Rail freight


RAIB investigating another incident of a container falling from a train

The Rail Accident Investigation Branch (RAIB) has announced it is investigating the second incident of a container being blown off a freight train in a month.

The organisation is already looking into an incident on 7 March in Cumbria where high winds blew a 30-foot container off a freight train travelling at 75mph down the mainline. Now RAIB is looking into a second occurrence which happened on 31 March near Deeping St Nicholas, where a 40-foot container was blown off a train travelling at 38mph.

The RAIB report says that the 31 March incident occurred at around 15:22, when the empty container was blown from a FEA(S) wagon that formed part of the 11:21 GB Railfreight service from Felixstowe South to Doncaster Railport.

The train was travelling at approximately 38mph on the Down Spalding line when the container fell. It became caught up with the train and was dragged a short distance before coming to rest on the adjacent track.

The automatic brake brought the train to a stop after travelling a further 250 metres. The brake was applied when the container struck the handbrake handwheels of several wagons and damaged a safety mechanism.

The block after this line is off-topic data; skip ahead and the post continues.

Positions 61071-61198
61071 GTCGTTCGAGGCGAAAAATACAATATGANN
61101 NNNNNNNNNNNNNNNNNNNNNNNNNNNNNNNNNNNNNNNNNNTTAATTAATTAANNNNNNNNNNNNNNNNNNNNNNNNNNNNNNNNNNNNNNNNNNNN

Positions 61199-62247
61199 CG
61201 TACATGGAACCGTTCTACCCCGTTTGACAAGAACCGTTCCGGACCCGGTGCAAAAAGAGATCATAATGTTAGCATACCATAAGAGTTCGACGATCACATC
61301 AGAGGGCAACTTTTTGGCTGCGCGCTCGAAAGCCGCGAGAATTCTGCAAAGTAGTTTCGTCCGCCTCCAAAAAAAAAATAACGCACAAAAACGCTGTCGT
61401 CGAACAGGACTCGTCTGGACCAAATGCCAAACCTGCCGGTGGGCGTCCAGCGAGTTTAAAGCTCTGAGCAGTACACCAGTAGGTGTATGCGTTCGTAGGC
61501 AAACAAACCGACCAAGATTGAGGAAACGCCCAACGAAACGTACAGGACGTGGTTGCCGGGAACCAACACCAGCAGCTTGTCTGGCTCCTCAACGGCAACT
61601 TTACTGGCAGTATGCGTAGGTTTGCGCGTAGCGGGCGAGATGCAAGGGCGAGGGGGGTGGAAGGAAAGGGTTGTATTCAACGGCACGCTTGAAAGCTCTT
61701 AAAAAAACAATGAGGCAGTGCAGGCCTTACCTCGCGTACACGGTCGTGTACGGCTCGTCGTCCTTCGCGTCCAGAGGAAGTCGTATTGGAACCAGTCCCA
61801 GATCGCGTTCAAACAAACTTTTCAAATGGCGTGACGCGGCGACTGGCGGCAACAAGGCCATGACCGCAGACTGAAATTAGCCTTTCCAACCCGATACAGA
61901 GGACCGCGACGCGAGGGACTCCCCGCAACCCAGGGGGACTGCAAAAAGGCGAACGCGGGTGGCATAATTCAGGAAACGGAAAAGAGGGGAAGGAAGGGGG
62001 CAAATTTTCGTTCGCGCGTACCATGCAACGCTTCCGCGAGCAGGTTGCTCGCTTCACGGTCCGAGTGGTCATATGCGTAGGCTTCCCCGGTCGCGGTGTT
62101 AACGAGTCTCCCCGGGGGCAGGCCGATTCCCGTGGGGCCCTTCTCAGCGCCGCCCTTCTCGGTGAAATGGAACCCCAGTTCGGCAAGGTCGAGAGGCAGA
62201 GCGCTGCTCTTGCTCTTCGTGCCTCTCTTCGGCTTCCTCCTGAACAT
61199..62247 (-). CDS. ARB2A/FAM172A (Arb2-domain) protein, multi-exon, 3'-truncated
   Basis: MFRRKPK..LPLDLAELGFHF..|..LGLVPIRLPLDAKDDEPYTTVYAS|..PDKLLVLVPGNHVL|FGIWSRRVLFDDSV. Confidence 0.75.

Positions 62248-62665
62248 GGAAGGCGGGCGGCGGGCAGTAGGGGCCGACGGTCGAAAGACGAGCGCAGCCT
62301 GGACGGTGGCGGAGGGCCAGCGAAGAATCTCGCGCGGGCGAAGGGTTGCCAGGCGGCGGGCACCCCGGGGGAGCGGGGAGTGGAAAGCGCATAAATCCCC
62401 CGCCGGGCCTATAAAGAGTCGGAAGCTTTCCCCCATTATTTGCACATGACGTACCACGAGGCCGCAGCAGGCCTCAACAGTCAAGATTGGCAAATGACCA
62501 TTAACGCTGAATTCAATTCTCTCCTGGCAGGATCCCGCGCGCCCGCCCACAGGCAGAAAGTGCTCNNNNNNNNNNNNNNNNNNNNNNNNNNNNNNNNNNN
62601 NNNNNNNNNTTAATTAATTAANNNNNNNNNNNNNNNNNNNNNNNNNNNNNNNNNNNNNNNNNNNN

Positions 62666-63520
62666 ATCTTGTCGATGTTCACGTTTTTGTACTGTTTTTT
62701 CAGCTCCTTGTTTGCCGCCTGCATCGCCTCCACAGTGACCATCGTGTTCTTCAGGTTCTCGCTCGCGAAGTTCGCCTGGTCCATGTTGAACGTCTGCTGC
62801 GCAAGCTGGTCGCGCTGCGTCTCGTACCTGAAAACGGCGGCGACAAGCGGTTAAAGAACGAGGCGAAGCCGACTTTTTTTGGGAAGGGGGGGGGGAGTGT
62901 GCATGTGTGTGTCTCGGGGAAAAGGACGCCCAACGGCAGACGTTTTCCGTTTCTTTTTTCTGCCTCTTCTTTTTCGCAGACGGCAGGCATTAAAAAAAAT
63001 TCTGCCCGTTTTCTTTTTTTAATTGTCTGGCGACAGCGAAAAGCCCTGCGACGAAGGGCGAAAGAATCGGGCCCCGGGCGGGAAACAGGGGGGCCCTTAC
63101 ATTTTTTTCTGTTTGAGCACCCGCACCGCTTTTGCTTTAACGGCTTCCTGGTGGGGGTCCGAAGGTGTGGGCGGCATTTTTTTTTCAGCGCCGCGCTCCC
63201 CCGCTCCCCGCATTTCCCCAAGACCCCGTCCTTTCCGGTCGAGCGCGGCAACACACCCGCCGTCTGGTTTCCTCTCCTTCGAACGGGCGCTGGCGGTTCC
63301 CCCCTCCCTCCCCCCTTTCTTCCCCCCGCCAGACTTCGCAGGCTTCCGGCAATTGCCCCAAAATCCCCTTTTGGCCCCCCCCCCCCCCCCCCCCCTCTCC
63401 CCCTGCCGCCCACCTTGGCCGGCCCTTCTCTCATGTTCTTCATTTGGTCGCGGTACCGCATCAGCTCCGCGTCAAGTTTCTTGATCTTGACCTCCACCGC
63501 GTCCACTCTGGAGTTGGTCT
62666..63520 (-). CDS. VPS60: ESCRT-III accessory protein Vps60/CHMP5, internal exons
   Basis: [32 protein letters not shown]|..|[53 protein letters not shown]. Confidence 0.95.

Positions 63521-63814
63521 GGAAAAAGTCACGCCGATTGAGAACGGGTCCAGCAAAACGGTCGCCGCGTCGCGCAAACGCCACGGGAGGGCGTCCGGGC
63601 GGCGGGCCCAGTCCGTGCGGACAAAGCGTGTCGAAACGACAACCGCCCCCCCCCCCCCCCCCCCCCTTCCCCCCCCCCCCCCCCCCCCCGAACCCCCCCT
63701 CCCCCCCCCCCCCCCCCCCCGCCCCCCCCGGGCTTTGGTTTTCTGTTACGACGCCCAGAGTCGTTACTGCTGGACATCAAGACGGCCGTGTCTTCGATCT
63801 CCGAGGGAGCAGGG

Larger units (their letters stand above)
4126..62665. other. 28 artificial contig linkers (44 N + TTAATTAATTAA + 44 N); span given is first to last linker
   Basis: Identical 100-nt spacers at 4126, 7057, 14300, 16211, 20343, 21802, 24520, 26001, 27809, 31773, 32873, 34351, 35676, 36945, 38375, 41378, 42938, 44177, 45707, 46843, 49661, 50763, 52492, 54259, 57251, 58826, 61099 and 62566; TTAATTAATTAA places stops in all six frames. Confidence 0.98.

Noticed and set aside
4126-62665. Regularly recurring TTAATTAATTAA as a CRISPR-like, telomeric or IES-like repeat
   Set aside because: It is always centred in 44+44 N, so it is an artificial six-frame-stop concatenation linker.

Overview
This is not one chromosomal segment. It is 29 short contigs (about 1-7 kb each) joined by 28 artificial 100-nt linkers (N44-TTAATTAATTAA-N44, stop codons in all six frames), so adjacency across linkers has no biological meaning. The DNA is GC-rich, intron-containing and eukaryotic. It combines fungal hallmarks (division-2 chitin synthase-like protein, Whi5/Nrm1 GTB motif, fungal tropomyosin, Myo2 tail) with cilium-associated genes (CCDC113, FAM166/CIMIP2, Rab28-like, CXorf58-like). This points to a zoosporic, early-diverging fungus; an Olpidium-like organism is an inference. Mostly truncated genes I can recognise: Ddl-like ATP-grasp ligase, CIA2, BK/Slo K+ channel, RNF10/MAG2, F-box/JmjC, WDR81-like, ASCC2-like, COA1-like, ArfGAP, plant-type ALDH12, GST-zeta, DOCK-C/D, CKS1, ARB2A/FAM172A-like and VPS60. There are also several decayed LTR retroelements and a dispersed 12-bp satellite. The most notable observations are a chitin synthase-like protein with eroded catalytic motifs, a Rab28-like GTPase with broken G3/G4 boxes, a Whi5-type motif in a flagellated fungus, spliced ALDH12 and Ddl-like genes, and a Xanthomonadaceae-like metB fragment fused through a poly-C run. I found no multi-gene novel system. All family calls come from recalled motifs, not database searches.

RAIB say that the incident took place at a time of high cross winds and that “significant damage” was caused to the infrastructure, including a trackside telecommunications cabinet, sleepers and rail fixings and axle counter heads.

The wagon was fitted with UIC spigots on which the container was mounted. However, RAIB’s investigation of previous similar incidents at Hardendale and Cheddington in 2008 found that inwardly hinging spigots, of the same type as those on FEA(S) wagons, do not meet the standards required and are unable to resist the overturning forces experienced in strong winds.

Following RAIB’s report on the 2008 incident, GB Railfreight addressed the risk of containers blowing off in strong winds procedurally by imposing a maximum speed of 60mph for trains carrying empty containers on FEA(S) wagons when wind speeds of between 56mph and 65mph are forecast, or by removing empty containers altogether when wind speeds of more than 65mph are expected.

At the time of the incident a 60mph speed limit had been instituted on the journey due to a forecast of 60mph wind gusts. However, RAIB say that data from a wind farm close to the accident site indicates that there were higher localised gusts in the 10-minute interval during which the incident occurred.

Following the Cumbria incident earlier in March an Urgent Safety Advice to the rail industry was issued. Now a second incident has occurred Network Rail has issued an instruction to freight operating companies requiring empty containers carried on wagons with non-compliant UIC spigots to be mechanically locked to the wagon or removed from the train, pending the conclusion of investigations into both accidents.

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